Foreign Business Travel Requirements
All international travelers are required to have proper documentation before leaving the United States. You must have a current U.S. passport, visas from certain host countries, and—in some instances—vaccination records.
Start preparing early. Businesses should allow at least 6 to 8 weeks to acquire all the necessary documents.
All travel outside the United States and its possessions requires a valid U.S. passport. Information is available from the nearest local passport office. You can also get information on passports, applications, and renewals from the U.S. Department of State. If you are in a hurry, express service is available for a fee.
Many countries require visas, which cannot be obtained through the U.S. Passport Services Directorate. Visas are provided by a foreign country’s embassy or consulate in the United States for a small fee. You must have a current U.S. passport to obtain a visa, and in many cases, a recent photo is required. Allow several weeks to obtain visas, especially if you are traveling to developing nations.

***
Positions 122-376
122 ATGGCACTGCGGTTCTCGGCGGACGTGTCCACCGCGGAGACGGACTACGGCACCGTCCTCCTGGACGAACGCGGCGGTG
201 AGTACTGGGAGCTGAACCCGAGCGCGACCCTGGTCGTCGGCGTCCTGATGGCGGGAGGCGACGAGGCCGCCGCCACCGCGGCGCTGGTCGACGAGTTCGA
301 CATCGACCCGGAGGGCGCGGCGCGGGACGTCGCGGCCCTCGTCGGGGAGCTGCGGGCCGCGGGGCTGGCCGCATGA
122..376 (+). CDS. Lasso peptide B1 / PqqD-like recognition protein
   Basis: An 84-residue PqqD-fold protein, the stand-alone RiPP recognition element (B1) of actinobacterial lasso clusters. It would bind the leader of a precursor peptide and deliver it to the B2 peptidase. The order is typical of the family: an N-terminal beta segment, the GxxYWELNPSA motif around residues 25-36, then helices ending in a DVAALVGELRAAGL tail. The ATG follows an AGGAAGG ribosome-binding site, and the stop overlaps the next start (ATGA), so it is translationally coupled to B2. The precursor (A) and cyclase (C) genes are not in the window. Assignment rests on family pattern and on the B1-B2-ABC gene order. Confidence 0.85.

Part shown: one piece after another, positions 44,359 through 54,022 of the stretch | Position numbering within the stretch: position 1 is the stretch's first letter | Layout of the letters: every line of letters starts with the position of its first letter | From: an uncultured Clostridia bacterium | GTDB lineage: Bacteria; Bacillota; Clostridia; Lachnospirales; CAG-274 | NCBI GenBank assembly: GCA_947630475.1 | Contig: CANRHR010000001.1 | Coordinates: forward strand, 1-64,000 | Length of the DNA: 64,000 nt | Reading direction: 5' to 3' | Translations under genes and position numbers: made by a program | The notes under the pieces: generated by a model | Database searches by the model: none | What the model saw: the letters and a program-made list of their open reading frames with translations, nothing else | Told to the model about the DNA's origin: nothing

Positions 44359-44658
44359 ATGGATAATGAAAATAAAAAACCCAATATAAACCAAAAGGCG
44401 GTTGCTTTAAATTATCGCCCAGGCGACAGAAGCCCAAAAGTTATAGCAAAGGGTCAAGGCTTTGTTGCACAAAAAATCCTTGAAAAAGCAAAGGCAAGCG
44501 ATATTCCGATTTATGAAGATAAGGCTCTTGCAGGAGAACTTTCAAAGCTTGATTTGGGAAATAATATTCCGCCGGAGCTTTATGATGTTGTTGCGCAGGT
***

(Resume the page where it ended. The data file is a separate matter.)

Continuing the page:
Some foreign countries require visas for business travel, but not for tourist travel. When you request visas from a consulate or an embassy, you should notify the authorities that you will be conducting business.
Check visa requirements each time you travel to a country, since regulations change periodically.
Requirements for vaccinations differ by country. Although there may not be any restrictions on direct travel to and from the United States, there may be restrictions if you travel indirectly and stop over in another country before reaching your final destination. Although not required, vaccinations against typhus, typhoid, and other diseases are advisable. Check the Centers for Disease Control and Prevention (CDC) website for current conditions by country and region.
Because foreign customs regulations vary by country, find out which regulations apply to each country you plan to visit.
If you’re bringing a product for demonstration or sample purposes, an ATA carnet may be helpful.
Find out if there are travel advisories issued by the U.S. Department of State for the countries you plan to visit. Advisories alert travelers to potentially dangerous in-country situations.
Prepare for different weather conditions. Seasonal weather conditions in the countries could be different from conditions at home.
Address health care issues. Plan appropriately with respect to prescription drugs, health insurance, vaccinations, and other matters, including dietary needs and preferences.
Think about money. U.S. banks can provide a list of automatic teller machines overseas, exchange rates, and traveler’s checks.